October 25th, 2919
Moving from your parents’ home to a dorm in one of your campus’s residence halls is quite the transition. Along with the cramped quarters comes a new independence as you leave your hometown and start thriving on living on your own—well, sort of. After a while, you’ll probably start to really look forward to getting those care packages full of food and (hopefully) money from mom and dad. But living in the dorms is certainly a learning experience.
If you enjoyed having your own room back home, get used to the idea of sharing a space with a roommate. This roommate could be anything from cool and low-key to nerdy and antisocial to wild and crazy and you will have to learn to respect their property and get along reasonably well. And it’s not just your roommate that could take some getting used to—there’s also the whole idea of community living. In a residence hall, there are students constantly chatting in the halls and common areas. You might even be able to hear your neighbors though the walls. This might be cool if they’re spilling juicy gossip, but not so cool if they’re really immature and having a “loudest burp” contest.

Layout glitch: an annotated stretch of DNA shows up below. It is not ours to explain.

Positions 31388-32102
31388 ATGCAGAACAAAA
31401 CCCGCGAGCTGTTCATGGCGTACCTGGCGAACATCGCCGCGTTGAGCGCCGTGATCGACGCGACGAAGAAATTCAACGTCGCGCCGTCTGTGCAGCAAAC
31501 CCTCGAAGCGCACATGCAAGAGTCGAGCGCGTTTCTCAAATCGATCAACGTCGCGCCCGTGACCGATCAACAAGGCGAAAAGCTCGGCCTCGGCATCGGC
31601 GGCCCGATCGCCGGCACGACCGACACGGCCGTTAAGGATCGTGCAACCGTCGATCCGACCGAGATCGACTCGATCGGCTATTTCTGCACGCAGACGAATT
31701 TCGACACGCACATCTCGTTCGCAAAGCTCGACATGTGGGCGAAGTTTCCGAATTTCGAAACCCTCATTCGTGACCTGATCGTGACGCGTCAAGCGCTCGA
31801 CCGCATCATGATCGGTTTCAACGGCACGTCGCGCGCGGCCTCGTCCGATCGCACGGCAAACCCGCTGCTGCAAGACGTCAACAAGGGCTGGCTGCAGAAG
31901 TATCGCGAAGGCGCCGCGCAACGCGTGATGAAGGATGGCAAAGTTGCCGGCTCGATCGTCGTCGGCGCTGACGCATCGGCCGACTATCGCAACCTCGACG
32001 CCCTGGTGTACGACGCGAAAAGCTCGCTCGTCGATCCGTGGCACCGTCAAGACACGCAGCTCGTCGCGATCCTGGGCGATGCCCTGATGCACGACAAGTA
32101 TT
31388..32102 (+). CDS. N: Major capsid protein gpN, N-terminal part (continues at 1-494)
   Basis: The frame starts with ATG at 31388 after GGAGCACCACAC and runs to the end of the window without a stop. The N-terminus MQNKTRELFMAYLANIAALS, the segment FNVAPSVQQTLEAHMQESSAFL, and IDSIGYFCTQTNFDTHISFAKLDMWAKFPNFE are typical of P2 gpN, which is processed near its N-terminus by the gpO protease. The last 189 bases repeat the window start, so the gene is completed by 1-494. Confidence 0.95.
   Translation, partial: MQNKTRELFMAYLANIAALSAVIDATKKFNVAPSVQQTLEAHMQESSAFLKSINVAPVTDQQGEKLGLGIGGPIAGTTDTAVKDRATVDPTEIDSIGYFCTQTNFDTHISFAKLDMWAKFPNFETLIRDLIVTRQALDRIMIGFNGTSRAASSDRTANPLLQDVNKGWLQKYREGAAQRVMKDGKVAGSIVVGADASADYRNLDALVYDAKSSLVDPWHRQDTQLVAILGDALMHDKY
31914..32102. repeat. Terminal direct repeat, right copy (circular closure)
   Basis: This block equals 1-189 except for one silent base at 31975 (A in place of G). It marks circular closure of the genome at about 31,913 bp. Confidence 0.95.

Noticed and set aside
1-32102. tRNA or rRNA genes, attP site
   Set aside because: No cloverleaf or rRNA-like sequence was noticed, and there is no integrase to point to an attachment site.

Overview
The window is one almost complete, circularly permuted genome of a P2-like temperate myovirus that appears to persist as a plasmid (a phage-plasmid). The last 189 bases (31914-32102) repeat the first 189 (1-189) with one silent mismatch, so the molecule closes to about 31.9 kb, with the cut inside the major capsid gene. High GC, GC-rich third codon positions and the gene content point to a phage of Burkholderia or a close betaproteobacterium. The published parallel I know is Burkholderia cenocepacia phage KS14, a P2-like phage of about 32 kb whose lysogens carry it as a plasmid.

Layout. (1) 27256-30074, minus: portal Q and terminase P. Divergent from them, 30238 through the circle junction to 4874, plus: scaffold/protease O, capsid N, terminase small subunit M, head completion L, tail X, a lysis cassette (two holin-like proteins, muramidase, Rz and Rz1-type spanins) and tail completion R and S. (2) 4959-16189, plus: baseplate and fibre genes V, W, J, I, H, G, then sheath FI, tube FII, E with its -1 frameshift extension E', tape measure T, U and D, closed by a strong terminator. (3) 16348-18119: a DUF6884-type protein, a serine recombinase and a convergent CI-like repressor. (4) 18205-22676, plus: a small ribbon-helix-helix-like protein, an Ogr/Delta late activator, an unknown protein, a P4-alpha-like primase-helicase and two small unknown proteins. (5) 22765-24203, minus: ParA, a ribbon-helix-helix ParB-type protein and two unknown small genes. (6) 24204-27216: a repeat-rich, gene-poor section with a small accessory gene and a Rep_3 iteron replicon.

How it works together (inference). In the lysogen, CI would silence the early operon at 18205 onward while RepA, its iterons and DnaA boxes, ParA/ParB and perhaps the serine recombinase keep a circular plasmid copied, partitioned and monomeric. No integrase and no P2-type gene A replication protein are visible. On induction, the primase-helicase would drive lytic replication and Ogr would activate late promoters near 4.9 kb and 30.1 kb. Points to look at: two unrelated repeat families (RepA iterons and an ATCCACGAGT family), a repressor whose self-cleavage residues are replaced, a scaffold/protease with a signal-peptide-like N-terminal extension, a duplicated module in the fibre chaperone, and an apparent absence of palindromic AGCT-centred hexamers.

Life in the dorms isn’t one big party either. There’s strict rules in place about no alcohol or drugs in the dorms and often there’s a set curfew when you have to stop being rowdy and quiet down at night for the benefit of the community. Resident assistants (RAs) are around to enforce dorm rules and report any funny business to campus police or residence life. RAs can be a really awesome people who help you figure out your new life on campus, or really annoying windbags on a constant power trip. Be prepared for either one.
If you’re lucky, you’ll get your own bathroom and shower in your dorm, but many residents must share a public bathroom on their floor, which can be awkward if you prefer privacy during your restroom and shower time. You might have trouble getting hot water every now and then during peak shower time. Some residence halls have a community kitchen attached to the common areas where you can do some cooking or use the microwave to heat up some Ramen. Common areas frequently have comfy couches, TVs, DVD players, ping-pong or pool tables and other fun amenities.
Many college students consider living in the dorms part of the full college experience. The dorms are where many meet their first friends, pull goofy pranks and start really feeling connected. While living in the dorms may take some adjustment, the experience is certainly worthwhile.